Reply
  • abufrejoval - Thursday, August 26, 2021 - link

    I got the NUC8 (Iris 655), NUC10 (UHD) and NUC11 (Xe) all as i7, each with 64GB and 10Gbit via Sabrent TB3 (Aquantia really) NICs to operate as a oVirt(RHV) HCI cluster.

    Played around with Windows a bit before they became "productive".

    I was really interested to see how the iGPU generations would play out and in IPC vs cores, 14nm vs. 10nm etc.

    Twice the iGPU resources (48 vs 24EU) + the 128MB eDRAM on the Iris 655 only got 50% performance increase, just as the 3DMark gaming score shows. That seemed to spell trouble for the 96EU Xe, which doesn't have any of that. But it didn't. Instead the 96EU Xe scales pretty much linearly vs the 24EU UHD, but that still doesn't make it a games engine. Still a NIght Raid or WildLife type game runs just fine at FHD on the NUC11.

    In terms of CPU benchmarks, it was a clear win for the NUC11. It got awfully close to my 5800X on single core benchmarks, especially on Linux, while the 6-Core 10700U could not gain ground against the 4-Core 1065G7 on e.g. Blender or anything thready.

    I also have a Lenovo 5800U notebook, which can be configured for the 28Watt and 15Watt energy consumption levels (which is sticks to, religiously!) and it really can't gain much ground on thready workloads against the 1065G7, either, when that is configured to those same 15 and 28 Watt limits. I only measured via HWinfo, not at the wall, so there is that.

    What I really like about the NUCs is that they allow very precise control over P1, P2, TAU and the fans (I need absolute control over maximum noise and want max CPU for that in operation). They give you that, while the generation over generation looks of that BIOS are so different, it seams to be completely different teams.

    Ah and yeah, the Xe graphics do outperform the Vega9 on the 5800U significantly in numbers, while it doesn't really matter for gaming. Both are super smooth with Google Maps in 3D mode on Chromium in Windows at 4k. But any software less optimized will struggle beyond 2D.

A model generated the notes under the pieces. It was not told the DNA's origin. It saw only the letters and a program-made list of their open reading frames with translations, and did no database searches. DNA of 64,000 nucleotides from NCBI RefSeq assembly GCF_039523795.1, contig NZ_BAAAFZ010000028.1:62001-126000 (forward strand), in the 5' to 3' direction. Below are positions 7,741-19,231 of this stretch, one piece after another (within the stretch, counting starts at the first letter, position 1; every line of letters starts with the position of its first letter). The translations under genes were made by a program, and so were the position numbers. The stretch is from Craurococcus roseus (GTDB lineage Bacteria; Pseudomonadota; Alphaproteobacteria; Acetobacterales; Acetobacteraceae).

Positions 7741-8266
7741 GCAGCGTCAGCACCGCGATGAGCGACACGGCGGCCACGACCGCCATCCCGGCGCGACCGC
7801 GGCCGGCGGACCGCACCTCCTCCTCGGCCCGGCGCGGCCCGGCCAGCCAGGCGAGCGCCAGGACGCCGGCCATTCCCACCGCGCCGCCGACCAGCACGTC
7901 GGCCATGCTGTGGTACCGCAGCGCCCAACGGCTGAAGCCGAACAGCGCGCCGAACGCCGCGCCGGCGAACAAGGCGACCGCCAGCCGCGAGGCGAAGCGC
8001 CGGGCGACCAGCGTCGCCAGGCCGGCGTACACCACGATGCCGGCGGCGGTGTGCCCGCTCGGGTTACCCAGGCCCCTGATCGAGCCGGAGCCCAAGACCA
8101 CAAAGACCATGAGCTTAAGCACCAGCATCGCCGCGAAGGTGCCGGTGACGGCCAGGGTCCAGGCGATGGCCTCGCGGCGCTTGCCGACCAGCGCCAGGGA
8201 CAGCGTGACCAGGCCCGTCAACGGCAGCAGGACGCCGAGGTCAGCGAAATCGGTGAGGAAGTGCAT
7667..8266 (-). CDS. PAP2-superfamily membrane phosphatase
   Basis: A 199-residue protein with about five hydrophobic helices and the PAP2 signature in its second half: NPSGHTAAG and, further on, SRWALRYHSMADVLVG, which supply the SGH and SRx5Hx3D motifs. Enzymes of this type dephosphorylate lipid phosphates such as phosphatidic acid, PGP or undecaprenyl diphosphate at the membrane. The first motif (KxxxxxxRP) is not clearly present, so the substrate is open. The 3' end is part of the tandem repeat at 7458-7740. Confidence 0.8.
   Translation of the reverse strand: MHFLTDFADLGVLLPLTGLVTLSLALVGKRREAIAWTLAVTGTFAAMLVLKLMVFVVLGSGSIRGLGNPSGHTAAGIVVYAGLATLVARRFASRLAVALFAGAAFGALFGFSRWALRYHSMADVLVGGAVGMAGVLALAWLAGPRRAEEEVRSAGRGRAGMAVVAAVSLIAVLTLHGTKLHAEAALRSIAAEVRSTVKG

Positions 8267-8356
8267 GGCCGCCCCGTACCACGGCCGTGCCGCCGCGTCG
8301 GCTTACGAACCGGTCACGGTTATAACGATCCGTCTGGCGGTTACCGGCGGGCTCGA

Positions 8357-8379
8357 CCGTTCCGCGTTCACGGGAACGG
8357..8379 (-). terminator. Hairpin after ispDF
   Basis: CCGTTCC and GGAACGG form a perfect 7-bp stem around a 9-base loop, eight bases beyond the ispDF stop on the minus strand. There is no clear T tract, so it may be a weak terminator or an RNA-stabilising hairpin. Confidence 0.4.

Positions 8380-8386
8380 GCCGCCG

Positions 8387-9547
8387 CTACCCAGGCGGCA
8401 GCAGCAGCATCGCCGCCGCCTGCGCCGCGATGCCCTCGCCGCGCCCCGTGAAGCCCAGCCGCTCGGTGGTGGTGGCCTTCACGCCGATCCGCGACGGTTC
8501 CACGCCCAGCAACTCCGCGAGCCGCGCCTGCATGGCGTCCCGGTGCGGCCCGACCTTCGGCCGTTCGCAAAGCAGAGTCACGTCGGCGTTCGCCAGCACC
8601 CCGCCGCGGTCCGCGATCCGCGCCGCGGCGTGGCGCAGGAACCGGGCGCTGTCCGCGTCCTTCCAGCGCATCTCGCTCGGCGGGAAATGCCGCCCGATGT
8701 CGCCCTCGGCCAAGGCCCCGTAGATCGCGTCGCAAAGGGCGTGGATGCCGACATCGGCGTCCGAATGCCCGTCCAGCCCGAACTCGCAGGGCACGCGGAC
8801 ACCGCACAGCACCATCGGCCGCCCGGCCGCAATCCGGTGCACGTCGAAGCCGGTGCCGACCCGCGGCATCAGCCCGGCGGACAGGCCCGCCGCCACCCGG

Multi-Monitor support on all the Intel iGPUs is excellent on Windows and Linux, the Vega9 has serious issues switching between external and internal graphics even on Windows. A dual alt-mode USB-C adapter which supports a 4k primary and a FHD secondary seamlessly on any Intel iGPU with very OS I've tested works as you'd expect it, but with the Radeon drivers (both Lenovo and latest AMD) just switching between the 3k laptop screen and the external 4k primary freezes the output to the point where only a hard poweroff will bring it back.

    With all systems playing with the power settings (15-64Watts for the NUCs, 12-28Watts for 5800U), those settings did little to nothing for the iGPU. It's really just all about how much left-over budget goes to enable higher CPU clocks (until thermals kick in).
    Reply
  • zsdersw - Friday, August 27, 2021 - link

    What exactly is "industrial" about it? If it's not fanless it can't really be considered industrial and it's just another NUC-type computer. Reply
  • abufrejoval - Friday, August 27, 2021 - link

    The marketing channel.

    They don't metion any testing specification in the technical data on the ASrock web site.

    Without that it may just mean that consumer (fool protection) return rights might not apply.
    Reply